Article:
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FISCAL IMPACT REPORT
ORIGINAL DATE 1/28/07
SPONSOR Maestas LAST UPDATED 2/09/07 HB 493/aHLC
SHORT TITLE Workers' Comp Benefits For Incarcerated SB
ESTIMATED ADDITIONAL OPERATING BUDGET IMPACT (dollars in thousands)
FY07 FY08 FY09 3 Year Recurring Fund
Total Cost or Non-Rec Affected
Total Minimal to Minimal to Minimal to Minimal to Recurring General, and possibly
moderate moderate moderate moderate other state funds
(Parenthesis ( ) Indicate Expenditure Decreases)
SOURCES OF INFORMATION
Responses Received From
Department of Corrections (DC)
General Services Department (GSD)
Synopsis of HLC Amendment
The House Labor and Human Resources Committee amendment added the word ‘indemnity’ to
the original ‘workers’ compensation benefits’ to now read, “workers’ compensation indemnity
The committee amendment added, “Court-ordered garnishment of indemnity benefits for child
support benefits in effect during any portion of the incarceration period shall remain in force, and
that portion of indemnity benefits shall be paid to the appropriate state agency or recipient, per
court order. Payment of benefits shall resume upon the worker’s release from incarceration.”
Synopsis of Original Bill
House Bill 493 amends the Workers’ Compensation Act to prevent Department of Corrections
inmates (and jail inmates as well) from receiving workers’ compensation benefits while
incarcerated, if prior to the date of maximum medical improvement, the injured worker enters a
correctional facility or detention facility as a result of a criminal conviction ( felony or a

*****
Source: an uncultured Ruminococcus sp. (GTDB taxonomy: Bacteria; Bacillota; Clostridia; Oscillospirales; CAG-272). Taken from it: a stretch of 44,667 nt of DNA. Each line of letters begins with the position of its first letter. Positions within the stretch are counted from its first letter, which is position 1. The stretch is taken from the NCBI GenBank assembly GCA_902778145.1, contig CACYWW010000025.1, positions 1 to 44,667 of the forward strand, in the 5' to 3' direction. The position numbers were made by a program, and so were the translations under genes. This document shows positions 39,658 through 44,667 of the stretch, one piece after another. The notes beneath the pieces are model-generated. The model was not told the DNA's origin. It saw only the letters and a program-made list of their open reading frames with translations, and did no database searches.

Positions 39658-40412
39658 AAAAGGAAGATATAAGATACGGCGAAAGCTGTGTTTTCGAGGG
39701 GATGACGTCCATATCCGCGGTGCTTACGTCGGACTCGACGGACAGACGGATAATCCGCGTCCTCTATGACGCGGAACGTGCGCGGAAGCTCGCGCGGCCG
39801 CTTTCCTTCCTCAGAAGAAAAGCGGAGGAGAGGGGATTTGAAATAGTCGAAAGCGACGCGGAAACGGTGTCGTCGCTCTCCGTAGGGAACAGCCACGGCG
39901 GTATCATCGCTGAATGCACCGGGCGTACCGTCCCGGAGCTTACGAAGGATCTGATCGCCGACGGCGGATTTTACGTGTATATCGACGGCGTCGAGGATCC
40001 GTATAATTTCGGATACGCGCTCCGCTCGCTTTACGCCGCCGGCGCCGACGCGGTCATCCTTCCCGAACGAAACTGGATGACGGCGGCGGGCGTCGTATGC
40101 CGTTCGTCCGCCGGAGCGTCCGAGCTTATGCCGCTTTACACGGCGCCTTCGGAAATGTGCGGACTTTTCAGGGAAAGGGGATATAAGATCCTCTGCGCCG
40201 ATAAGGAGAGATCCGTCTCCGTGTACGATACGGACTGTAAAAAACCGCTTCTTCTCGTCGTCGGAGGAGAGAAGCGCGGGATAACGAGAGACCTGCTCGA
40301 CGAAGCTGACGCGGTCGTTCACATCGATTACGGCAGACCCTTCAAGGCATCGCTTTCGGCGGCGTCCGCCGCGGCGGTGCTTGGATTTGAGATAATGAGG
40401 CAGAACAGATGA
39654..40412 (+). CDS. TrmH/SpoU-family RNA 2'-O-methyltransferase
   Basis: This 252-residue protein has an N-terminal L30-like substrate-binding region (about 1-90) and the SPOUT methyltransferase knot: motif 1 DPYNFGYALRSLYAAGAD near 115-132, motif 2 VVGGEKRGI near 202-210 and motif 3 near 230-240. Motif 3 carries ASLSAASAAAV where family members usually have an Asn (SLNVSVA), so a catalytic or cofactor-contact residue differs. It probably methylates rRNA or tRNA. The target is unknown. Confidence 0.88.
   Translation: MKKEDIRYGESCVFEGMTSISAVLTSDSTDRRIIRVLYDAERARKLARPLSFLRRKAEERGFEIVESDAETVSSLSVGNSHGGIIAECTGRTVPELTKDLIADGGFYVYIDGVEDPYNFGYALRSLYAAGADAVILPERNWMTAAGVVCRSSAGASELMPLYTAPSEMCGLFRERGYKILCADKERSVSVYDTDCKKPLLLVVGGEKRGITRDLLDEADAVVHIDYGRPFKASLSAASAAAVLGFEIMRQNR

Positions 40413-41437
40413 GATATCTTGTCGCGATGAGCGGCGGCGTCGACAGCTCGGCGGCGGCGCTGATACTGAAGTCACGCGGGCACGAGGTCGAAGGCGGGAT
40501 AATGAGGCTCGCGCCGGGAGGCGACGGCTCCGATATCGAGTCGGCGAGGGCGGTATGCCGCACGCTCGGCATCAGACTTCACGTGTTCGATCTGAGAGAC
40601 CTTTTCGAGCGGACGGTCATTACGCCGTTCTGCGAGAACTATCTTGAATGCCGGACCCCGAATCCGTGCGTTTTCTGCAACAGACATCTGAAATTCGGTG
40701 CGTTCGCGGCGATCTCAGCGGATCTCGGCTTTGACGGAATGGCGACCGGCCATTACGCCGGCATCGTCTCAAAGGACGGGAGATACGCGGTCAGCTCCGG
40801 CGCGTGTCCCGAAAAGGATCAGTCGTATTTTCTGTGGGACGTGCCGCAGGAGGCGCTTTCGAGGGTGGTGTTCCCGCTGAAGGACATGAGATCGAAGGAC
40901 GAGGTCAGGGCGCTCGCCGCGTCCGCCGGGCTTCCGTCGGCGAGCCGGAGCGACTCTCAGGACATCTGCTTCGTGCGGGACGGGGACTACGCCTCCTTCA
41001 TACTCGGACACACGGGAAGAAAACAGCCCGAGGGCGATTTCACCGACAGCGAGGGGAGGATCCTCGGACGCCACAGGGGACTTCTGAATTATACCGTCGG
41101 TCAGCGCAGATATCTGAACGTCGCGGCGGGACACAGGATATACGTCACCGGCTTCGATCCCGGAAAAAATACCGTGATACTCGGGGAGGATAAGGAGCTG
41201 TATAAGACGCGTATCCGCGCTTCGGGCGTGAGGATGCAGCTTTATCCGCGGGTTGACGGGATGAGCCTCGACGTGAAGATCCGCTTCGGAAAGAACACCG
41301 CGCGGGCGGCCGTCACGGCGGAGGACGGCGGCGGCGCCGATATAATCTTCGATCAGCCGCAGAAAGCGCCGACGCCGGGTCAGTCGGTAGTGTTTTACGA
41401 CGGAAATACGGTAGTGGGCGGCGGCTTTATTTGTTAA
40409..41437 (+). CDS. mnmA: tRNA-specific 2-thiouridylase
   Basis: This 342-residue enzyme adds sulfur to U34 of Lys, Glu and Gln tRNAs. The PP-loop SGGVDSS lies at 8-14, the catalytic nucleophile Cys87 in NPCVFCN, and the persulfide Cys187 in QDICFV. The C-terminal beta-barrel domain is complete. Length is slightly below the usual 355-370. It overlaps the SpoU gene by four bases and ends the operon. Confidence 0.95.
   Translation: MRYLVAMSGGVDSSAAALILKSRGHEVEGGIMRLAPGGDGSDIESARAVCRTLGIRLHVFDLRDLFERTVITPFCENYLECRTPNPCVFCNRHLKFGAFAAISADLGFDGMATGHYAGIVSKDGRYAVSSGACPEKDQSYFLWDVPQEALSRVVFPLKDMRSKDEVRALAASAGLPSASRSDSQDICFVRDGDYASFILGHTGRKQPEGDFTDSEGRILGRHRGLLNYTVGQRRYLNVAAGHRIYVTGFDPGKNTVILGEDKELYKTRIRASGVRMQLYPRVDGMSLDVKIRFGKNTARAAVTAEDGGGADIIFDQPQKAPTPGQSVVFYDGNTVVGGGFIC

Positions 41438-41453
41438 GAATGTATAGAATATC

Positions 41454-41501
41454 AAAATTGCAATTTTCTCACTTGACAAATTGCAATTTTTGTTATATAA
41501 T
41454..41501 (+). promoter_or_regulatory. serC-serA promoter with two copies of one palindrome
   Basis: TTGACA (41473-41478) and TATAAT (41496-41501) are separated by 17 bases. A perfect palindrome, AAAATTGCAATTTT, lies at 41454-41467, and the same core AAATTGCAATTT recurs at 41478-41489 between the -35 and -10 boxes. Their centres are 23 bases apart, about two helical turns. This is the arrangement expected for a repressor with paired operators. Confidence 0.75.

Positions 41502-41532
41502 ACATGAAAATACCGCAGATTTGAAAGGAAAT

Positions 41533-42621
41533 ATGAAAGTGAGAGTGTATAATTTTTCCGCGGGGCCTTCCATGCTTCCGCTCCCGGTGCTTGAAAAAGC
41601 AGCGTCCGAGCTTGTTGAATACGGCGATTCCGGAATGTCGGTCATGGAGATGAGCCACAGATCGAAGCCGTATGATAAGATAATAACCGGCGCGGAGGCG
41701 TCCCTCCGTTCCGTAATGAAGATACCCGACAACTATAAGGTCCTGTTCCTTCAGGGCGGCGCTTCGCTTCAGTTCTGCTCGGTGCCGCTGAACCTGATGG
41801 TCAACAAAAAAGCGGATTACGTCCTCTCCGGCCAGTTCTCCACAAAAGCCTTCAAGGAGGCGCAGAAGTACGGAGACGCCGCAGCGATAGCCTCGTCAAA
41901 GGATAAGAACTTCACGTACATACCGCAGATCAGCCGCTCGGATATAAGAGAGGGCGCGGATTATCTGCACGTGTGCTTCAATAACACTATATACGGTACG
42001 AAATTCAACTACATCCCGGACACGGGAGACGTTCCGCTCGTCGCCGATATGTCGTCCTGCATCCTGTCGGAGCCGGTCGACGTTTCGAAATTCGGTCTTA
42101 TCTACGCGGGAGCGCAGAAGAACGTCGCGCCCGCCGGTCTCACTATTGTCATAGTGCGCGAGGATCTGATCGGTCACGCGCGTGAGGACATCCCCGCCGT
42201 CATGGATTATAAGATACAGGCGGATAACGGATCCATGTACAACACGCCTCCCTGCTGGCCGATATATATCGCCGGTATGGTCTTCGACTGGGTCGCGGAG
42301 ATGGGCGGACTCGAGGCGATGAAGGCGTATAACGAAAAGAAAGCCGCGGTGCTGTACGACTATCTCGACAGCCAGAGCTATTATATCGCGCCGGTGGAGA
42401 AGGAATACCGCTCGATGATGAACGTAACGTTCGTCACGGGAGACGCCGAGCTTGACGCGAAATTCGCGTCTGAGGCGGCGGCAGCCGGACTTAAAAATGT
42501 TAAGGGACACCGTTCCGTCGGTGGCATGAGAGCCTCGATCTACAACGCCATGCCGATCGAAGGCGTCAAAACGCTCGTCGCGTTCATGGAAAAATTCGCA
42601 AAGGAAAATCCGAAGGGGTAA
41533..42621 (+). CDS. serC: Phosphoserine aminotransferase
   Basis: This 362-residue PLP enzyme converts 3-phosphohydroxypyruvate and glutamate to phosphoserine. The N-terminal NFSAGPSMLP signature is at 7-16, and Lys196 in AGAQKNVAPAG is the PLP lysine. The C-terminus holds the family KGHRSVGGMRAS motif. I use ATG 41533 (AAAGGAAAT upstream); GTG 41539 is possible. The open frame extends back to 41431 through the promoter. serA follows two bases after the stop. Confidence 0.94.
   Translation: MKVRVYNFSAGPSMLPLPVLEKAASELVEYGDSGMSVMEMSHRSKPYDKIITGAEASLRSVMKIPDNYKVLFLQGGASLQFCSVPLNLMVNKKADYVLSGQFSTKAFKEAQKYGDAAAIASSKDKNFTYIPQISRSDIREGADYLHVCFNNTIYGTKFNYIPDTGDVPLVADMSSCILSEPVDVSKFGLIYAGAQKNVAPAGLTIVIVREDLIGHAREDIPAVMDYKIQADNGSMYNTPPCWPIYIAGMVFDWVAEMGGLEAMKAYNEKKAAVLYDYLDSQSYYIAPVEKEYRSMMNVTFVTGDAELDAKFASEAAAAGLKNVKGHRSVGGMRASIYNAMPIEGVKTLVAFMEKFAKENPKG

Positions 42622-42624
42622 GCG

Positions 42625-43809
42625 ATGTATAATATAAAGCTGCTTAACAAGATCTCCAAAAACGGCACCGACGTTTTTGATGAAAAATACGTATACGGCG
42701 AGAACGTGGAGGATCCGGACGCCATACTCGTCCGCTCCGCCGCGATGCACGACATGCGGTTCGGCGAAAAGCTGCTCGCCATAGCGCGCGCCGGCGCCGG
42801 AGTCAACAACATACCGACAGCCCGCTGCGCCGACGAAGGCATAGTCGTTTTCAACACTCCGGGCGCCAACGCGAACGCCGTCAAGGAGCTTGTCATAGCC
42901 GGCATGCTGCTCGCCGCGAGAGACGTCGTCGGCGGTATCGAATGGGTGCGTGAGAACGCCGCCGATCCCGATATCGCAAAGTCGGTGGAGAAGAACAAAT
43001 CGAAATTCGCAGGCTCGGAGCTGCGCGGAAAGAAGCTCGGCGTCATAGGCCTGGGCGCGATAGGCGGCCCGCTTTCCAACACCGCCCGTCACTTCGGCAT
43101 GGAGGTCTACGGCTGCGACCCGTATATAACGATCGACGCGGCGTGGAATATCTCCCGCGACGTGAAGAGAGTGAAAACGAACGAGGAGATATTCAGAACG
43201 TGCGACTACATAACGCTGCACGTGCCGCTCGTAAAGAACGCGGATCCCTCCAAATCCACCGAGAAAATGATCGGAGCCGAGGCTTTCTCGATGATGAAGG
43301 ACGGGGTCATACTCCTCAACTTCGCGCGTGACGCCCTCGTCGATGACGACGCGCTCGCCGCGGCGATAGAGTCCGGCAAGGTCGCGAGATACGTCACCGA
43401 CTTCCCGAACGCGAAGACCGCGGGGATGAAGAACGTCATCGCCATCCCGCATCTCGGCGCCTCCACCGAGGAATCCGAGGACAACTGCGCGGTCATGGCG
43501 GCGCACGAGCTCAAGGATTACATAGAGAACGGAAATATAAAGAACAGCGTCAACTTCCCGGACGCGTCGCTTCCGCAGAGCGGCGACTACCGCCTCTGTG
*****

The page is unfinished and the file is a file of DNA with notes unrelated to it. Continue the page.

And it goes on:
House Bill 493/aHLC – Page 2
The bill could have a minimal to moderate fiscal impact on the Department, as explained in the
Significant Issues section below.
According to the Department of Corrections, under current law, prison inmates injured while
working for the state (in prison) as porters, kitchen staff, etc. are not entitled to workers’
However, prison inmates participating in work release programs (generally those who work for
private employers during the day and return to prison) who are injured at work are entitled to
workers’ compensation benefits. The Department currently has about ten female prisoners
working for a private tortilla factory in Albuquerque, and has tentative plans to expand its work
release program for female, low risk offenders. If HB 493 becomes law, these women may no
longer be entitled to workers’ compensation benefits while in prison. The Corrections
Department would have to compensate any female prisoner injured in the work release program
outside of the states workers’ compensation system.
The General Services Department noted that, HB 493 does not identify how the employer would
know to suspend benefit payments to an injured worker who becomes incarcerated or how the
correctional facility or detention center would know to notify an employer that someone who is
receiving workers compensation benefits is incarcerated.
Further, GSD reports that the effect of HB 493 would be to suspend payment, if the employer
knows the injured worker becomes incarcerated, but the injured employee’s eligibility for
temporary total disability payments up to 500 weeks would not be reduced.
The Department notes that it does not have substantive training or experience in evaluating,
treating, rehabilitating, or resolving injured inmate workers’ injuries and claims, which is
generally within the Workers’ Compensation Administration scope of expertise. The Department
further notes that there is no appropriation in HB 493 to enable the Department to evaluate and
treat inmates who have been injured in work release programs. The Department is unsure of the
impact of passage of HB 493 would have on its plans to continue or expand its work release